Photos of Smoggy 1970s America

| Wed Dec. 14, 2011 4:19 PM EST

Beijing's dismal air quality is once again in the spotlight. The city has been shrouded in a thick cloud of smog on and off for the past month and is now in an "air quality crisis," according to an environmental official quoted in the Wall Street Journal.  

Beijing, near the CCTV Headquarters: 大杨/FlickrBeijing, near the CCTV Headquarters, December 4, 2011: 大杨/Flickr

 

 

 

 

 

 

 

 

 

 

Before wagging a finger at Beijing, perhaps now is a good time to recall when many US cities were also cloaked in haze. Back in the 1970s, when the Clean Air Act (signed by Nixon in 1970) was just getting on a roll, the nascent EPA commissioned a series of photographs for the Documerica project to record pollution in America. The project, which ran from 1971-1977, amassed 20,000 images of our environmental sins, many of which can be accessed through the National Archives Environmental Studies Gallery.

Manhattan Skyline enveloped in heavy smog in May 1973.: Chester Higgins/NARAManhattan skyline enveloped in heavy smog, May 1973: Chester Higgins/NARA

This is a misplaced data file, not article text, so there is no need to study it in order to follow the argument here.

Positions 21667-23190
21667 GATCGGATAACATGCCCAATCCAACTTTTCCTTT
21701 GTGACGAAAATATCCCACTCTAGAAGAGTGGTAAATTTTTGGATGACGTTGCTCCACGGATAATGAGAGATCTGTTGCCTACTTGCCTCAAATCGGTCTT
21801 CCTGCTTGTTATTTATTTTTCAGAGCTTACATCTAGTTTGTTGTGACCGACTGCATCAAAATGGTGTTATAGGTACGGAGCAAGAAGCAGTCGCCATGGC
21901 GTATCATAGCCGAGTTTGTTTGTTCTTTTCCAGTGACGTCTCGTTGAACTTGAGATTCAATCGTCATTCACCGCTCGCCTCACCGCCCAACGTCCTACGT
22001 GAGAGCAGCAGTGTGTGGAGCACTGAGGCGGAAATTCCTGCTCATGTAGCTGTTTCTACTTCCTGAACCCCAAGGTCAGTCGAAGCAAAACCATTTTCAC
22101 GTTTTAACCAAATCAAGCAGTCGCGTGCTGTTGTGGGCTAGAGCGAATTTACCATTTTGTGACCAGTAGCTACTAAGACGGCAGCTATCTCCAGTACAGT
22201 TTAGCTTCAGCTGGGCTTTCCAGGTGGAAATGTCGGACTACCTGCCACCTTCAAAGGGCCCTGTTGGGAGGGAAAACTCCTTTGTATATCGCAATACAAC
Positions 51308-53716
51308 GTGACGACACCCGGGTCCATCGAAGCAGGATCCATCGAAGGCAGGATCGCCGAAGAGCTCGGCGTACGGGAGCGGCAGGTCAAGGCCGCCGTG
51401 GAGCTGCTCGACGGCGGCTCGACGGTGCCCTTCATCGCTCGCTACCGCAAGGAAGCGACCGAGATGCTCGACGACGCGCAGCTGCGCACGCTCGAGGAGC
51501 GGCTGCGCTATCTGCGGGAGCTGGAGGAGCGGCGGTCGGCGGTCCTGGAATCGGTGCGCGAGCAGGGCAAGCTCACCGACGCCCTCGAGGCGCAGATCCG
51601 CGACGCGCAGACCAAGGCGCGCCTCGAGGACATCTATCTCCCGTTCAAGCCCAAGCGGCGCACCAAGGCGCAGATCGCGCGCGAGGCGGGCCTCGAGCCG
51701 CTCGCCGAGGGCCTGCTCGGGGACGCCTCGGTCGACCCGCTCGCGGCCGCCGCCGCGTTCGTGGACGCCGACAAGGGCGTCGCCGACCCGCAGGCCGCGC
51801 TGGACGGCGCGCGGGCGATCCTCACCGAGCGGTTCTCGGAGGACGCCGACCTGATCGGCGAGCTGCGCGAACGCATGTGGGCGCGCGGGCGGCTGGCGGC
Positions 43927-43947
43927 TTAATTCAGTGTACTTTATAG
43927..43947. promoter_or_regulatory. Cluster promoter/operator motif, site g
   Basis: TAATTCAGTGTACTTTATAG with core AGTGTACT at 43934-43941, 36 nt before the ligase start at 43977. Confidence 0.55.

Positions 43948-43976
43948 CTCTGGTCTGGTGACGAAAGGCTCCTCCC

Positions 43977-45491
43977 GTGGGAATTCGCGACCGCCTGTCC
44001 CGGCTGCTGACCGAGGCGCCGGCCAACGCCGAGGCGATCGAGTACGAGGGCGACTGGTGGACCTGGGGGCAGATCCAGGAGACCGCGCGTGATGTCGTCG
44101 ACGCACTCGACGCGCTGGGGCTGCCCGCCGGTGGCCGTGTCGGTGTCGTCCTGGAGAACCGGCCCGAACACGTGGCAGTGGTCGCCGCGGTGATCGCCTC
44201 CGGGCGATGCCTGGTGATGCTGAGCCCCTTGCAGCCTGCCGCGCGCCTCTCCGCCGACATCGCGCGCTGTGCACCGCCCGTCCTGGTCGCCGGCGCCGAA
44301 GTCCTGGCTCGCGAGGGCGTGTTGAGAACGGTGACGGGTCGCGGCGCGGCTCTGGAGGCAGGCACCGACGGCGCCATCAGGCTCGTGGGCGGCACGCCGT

Los Angeles in Heavy Smog in September 1973: Gene Daniels/NARALos Angeles in heavy smog, September 1973: Gene Daniels/NARA

 

Smoke from the burning of discarded auto batteries from a factory near Houston Texas in April 1972: Marc St. Gil/NARASmoke from the burning of discarded auto batteries from a factory near Houston Texas, April 1972: Marc St. Gil/NARA

 

Day becomes night in North Birmingham, adjacent to U.S. pipe plant and the most heavily polluted part of the city, in July 1972: LeRoy Woodson/NARADay becomes night in North Birmingham, adjacent to US pipe plant and the most heavily polluted part of the city, July 1972: LeRoy Woodson/NARA

 

Clark Avenue Bridge in Cleveland, Ohio, July 1973: Frank Aleksandrowicz/NARAClark Avenue Bridge in Cleveland, Ohio, July 1973: Frank Aleksandrowicz/NARA

Precise comparisons between air quality in China and the US are difficult. Monitoring of PM 2.5–tiny particles less than 2.5 micrometers in diameter that pose the greatest health risk because they can enter deep into the lungs–wasn't widely implemented in the US until the late 1990s. China only recently announced plans to report PM 2.5 measurements, though the US embassy has maintained a very popular Twitter feed that posts PM 2.5 readings obtained from it's own EPA-approved air quality monitor since 2009.

Pollution in Beijing has returned to new highs since the government spent $3.6 billion on radical measures to cleanse the capital in preparation for the 2008 Olympics. Will this latest attack of smog spur China to clean up it's act for good?